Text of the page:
The Minnesota Supreme Court issued two decisions in 2019 interpreting the scope of the Minnesota Human Rights Act (“MHRA”) as to protections against discrimination based on an employee’s disability. Together, the two rulings reinforce the idea that employers in Minnesota need to be both thoughtful and careful when responding to an employee’s request for an accommodation because the Minnesota high court is uninclined to allow technical defenses to liability, at least in the face of messy facts.
Daniel v. City of Minneapolis
In Daniel v. City of Minneapolis, 923 N.W.2d 637 (Minn. 2019), the Minnesota Supreme Court held that a claim of disability discrimination under the MHRA by a Minneapolis firefighter was not barred by the exclusive-remedy provision of the Minnesota Workers’ Compensation Act (“WCA”). Daniel was a 14-year veteran of the Minneapolis Fire Department. He injured his right ankle while performing rescue duties in 2014. His doctor prescribed special tennis shoes with arch support to reduce pain. Daniels filed for workers compensation benefits and the City accepted liability. The Fire Department resisted the idea that Daniels could wear non-standard footwear at the fire station, however.
Daniels asserted a discrimination claim under the MHRA. The City moved for summary judgment on the basis that that the WCA provides that an employer’s liability under the act displaces “any other liability . . . on account of such injury.” Minn. Stat. § 176.031. The district court denied summary judgment but the City filed an interlocutory appeal to the Minnesota Court of Appeals which reversed. The City appealed to the Minnesota Supreme Court which reversed the Court of Appeals and overruled its own earlier decision in Karst v. F.C. Hayer Co., 447 N.W.2d 180 (Minn. 1989).
The Supreme Court held that the remedies of the MHRA were different than those under the WCA and noted that Daniels was claiming injury arising from the City’s response to his disability not liability for the injury itself. The Court also emphasized the purpose behind civil rights laws including to protect dignity and worth for persons with disabilities. Finally, it noted that disability discrimination law had evolved since the Karst decision in 1989 which predated the Americans with Disabilities Act (ADA) (also discussed below) by one year. The outcome of Daniel is that employers must consider potential implications under both the MHRA and the WCA when an employee is injured on the job and returns to work with restrictions.
McBee v. Team Industries
Both the MHRA and the ADA require employers to provide a reasonable accommodation to employees with a disability. (The ADA does not apply to employers with fewer than 15 employees but the MHRA does). As Human Resources professionals know, regulations enacted under the ADA mandate than employers engage in and sometimes initiate an “interactive process” with an individual employee with a disability. 29 C.F.R. § 1630.2(o)(3). The language of the MHRA does not include that same specific requirement but Minnesota courts routinely take guidance from federal discrimination law. It was therefore somewhat surprising to some that, in McBee v. Team Industries, 925 N.W.2d 222 (Minn. 2019), the Minnesota Supreme Court definitively held that “the Minnesota Human Rights Act does not mandate that employers engage employees in an interactive process to determine whether reasonable accommodations can be made.”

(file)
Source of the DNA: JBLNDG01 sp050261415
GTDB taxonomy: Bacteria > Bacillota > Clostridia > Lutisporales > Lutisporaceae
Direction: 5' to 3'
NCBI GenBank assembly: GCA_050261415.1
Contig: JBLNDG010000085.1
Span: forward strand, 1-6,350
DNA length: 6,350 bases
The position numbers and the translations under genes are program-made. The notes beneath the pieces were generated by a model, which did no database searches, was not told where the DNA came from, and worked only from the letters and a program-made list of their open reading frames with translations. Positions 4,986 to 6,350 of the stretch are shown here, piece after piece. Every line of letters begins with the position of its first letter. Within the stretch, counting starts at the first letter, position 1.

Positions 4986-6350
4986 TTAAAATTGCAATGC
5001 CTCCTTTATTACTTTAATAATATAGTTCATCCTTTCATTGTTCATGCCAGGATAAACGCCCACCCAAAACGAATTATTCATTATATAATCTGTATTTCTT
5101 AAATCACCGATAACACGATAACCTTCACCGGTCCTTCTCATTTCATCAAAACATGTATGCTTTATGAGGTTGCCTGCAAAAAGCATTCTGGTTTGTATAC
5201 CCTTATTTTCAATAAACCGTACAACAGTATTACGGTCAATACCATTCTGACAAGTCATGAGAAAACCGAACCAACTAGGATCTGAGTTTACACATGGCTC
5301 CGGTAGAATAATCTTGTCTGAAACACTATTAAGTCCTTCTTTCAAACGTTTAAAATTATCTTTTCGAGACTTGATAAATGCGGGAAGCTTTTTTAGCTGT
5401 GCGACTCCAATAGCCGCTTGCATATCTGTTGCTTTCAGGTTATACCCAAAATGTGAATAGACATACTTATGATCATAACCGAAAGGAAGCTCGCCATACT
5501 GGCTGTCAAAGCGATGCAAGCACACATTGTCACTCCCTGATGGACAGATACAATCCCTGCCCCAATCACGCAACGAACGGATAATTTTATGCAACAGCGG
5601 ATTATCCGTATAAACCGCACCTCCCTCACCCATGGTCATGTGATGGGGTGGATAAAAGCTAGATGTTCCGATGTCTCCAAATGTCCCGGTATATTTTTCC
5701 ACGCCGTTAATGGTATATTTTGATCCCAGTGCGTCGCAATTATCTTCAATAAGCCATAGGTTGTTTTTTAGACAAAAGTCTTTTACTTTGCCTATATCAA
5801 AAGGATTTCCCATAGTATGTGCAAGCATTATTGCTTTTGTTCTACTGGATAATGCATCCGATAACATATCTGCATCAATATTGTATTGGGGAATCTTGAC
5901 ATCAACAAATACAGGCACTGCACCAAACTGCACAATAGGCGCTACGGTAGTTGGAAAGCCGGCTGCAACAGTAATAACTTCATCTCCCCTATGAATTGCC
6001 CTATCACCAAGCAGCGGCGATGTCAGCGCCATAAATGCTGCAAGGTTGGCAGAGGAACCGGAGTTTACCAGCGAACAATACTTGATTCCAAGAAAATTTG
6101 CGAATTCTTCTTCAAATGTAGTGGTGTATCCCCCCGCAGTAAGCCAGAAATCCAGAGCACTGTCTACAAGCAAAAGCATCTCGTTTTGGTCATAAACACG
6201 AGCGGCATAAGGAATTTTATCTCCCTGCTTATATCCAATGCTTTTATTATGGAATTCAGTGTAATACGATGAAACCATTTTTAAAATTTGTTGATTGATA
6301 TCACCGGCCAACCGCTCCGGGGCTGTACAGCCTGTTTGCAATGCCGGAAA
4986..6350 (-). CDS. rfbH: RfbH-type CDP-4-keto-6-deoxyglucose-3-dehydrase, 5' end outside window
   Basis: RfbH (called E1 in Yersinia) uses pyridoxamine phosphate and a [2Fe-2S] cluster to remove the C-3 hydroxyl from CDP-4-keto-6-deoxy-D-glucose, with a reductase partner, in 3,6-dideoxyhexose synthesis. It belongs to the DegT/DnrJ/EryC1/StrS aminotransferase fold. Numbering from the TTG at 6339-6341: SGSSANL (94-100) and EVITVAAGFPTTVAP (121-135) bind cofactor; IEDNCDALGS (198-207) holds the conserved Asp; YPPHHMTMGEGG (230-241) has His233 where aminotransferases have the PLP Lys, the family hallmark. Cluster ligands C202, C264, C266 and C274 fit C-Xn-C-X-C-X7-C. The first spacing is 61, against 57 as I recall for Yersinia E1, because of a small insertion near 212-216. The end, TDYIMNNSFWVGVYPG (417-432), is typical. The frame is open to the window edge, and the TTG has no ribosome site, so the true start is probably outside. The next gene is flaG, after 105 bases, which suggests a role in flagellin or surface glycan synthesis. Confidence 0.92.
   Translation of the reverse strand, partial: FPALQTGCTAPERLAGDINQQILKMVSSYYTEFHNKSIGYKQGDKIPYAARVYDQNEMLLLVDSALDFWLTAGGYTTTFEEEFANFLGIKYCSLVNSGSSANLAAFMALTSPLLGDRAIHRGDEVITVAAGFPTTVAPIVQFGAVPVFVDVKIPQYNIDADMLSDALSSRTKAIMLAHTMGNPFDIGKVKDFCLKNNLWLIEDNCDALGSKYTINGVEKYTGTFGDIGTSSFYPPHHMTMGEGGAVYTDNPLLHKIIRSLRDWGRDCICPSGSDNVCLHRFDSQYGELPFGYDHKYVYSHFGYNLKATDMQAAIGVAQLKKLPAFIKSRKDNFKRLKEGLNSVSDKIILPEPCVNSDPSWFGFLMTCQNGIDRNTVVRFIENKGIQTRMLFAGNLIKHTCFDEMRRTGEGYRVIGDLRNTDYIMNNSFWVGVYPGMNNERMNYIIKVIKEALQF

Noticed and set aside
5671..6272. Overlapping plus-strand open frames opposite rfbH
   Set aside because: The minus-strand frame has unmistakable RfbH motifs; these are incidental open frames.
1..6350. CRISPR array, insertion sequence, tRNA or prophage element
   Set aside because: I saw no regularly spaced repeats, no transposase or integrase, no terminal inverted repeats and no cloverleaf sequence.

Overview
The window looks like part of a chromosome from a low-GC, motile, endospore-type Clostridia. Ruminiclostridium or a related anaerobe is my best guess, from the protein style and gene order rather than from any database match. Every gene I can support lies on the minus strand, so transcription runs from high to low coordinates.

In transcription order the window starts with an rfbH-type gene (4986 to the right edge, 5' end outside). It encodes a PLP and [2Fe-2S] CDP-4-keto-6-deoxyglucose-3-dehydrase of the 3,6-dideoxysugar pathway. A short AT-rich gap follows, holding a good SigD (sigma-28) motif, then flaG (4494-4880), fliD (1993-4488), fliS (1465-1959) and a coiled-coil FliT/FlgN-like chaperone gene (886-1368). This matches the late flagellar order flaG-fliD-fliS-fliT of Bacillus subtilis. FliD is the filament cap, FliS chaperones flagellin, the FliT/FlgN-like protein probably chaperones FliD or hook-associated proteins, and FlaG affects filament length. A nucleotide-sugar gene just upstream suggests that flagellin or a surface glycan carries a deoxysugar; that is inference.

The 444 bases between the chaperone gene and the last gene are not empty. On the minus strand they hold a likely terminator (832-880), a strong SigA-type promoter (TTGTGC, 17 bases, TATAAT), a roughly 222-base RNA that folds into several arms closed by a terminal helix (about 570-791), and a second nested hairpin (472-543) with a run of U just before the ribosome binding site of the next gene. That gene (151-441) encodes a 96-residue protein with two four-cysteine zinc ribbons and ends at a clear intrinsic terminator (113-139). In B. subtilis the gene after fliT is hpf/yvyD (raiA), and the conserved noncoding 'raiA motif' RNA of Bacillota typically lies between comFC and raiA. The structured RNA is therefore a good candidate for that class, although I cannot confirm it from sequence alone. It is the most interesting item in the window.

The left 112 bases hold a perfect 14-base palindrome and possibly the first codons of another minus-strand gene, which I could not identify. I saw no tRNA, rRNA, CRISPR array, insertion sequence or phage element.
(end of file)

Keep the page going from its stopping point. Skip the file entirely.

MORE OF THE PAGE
The appellant, McBee, worked at an aluminum die-casting plant in Detroit Lakes. She suffered from vertebrate disc narrowing, a bulged disc or discs in her neck and back and bone spurs in her vertebrae. Her doctor put her on a ten-pound lifting restriction and recommended that she not “bend her neck up” or she could risk paralysis. McBee informed her employer of the restrictions and engaged in discussion as to whether she could perform her duties in a physically demanding job environment. She was then fired. The district court dismissed her claim on summary judgment and the Court of Appeals affirmed.
Although the Minnesota Supreme Court agreed that the MHRA did not technically require an “interactive process”, it reversed the dismissal and remanded the underlying claim as to whether a reasonable accommodation could be made because it found genuine issues of material fact. What would appear to be a victory for the employer, therefore was pyrrhic at best, as the employee’s claim was resuscitated. As the Supreme Court noted in its footnote number 4, “an employer may avoid communicating with an employee seeking accommodation at its own peril. As a practical matter, thorough communication may be the only way to determine whether the employee could reasonably be accommodated – and for the employer to avoid liability.”
The holding in McBee could presumably shield an employer in a situation where the employee never asked for or sought an accommodation as state law requires less of a proactive approach by an employer, but any company with 15 or more employees must still engage in an interactive process under the ADA. The distinction between state and federal law on this issue is therefore one that will only matter to small employers and even then, as a practical matter, they should still communicate with employees with disabilities and document the interaction.
These decisions by the Minnesota Supreme Court indicate an intention that employers take their obligations under the MHRA seriously and suggest that technical defense are rarely going to excuse an employer from making a reasonable accommodation under Minnesota law. If you have questions about how to accommodate an employee’s request for an accommodation contact the employment attorneys at Trepanier MacGillis Battina, P.A.
About the Author
V. John Ella is a Minnesota employment law attorney. He can be reached at 612.455.6237 or at email@example.com.